The prospect of legalized cannabis in North America just got a little bit brighter. On June 7, 2018, the Senate voted to approve Bill C-45, a measure legalizing recreational cannabis in Canada. The measure will now go to the House of Commons for a final vote.
If approved, the potential financial effect could be tremendous. A recent report released by Stifel Financial estimated “a total medical market opportunity of $1.3 billion CAD and a recreational opportunity of $8 billion CAD (retail sales).” Additionally, the report found that the wholesale market opportunity for licensed producers could reach as high as $5 billion CAD.
With the majority of the House controlled by Prime Minister Justin Trudeau’s Liberal Party, which successfully campaigned on cannabis legalization in 2015, the odds of Bill C-45 passing are quite high. However several amendments to the measure made by the Senate, such as allowing provinces to ban personal cultivation, could slow down the legislative process.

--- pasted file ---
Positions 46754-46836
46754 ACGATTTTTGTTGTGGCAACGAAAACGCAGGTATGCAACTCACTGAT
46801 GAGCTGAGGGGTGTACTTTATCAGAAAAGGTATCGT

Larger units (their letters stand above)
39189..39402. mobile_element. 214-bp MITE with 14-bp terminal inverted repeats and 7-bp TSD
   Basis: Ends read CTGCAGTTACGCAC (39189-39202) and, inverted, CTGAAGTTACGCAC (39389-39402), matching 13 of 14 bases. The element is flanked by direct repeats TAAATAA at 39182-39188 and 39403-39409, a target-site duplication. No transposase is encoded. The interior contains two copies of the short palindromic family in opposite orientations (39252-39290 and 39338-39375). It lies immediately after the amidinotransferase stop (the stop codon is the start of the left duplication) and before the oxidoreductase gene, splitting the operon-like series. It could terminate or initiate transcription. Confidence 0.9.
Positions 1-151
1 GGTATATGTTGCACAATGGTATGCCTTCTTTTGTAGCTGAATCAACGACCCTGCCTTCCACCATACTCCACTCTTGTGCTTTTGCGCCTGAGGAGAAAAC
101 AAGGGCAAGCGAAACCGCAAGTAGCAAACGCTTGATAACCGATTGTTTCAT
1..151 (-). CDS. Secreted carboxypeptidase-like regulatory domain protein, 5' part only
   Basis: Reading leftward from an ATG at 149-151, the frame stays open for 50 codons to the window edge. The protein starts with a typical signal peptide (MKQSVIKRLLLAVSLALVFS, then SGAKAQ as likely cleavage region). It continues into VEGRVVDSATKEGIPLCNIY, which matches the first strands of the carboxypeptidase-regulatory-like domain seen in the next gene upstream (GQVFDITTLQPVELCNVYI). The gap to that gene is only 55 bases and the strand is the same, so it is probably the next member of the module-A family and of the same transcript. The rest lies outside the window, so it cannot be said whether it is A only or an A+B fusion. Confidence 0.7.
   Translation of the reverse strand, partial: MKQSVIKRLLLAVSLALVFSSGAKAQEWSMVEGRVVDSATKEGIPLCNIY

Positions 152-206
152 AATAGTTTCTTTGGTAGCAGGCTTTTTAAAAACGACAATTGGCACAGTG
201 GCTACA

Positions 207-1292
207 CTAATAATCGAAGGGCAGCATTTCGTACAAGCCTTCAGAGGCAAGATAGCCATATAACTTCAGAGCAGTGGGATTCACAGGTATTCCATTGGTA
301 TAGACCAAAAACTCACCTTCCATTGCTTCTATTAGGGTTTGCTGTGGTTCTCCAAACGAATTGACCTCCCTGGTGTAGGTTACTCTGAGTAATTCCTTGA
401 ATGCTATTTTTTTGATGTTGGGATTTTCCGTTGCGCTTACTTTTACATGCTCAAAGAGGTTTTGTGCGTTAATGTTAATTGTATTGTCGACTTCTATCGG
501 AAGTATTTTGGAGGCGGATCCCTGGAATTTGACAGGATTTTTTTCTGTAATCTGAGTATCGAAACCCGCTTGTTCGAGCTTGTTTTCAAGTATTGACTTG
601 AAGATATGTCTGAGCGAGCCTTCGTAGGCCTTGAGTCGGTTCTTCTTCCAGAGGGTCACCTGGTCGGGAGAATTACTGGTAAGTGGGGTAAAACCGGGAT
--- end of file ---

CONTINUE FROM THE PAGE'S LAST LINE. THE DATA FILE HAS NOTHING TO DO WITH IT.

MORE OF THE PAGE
Speaking with The Toronto Star, Health Minister Ginette Petitpas Taylor said that once passed, it would take upwards of two to three months to implement the new law.
In the United States, President Donald Trump stated that he would most likely support a bipartisan bill, introduced by Massachusetts Sen. Elizabeth Warren and Colorado Sen. Cory Gardner, that would essentially end the federal war on cannabis.
“I support Sen. Gardner. I know exactly what he’s doing; we’re looking at it. But I probably will end up supporting that, yes,” Trump told reporters, as quoted by NPR.
Under the proposed legislation, the Controlled Substances Act would be amended to allow states to write their own cannabis laws without fear of federal interference. The apparent support offered by President Trump breaks with the position of his Attorney General, Jeff Session, who has been an ardent opponent of legalized cannabis and most recently rescinded the long-standing Cole Memo; which was put in place by then-President Barack Obama.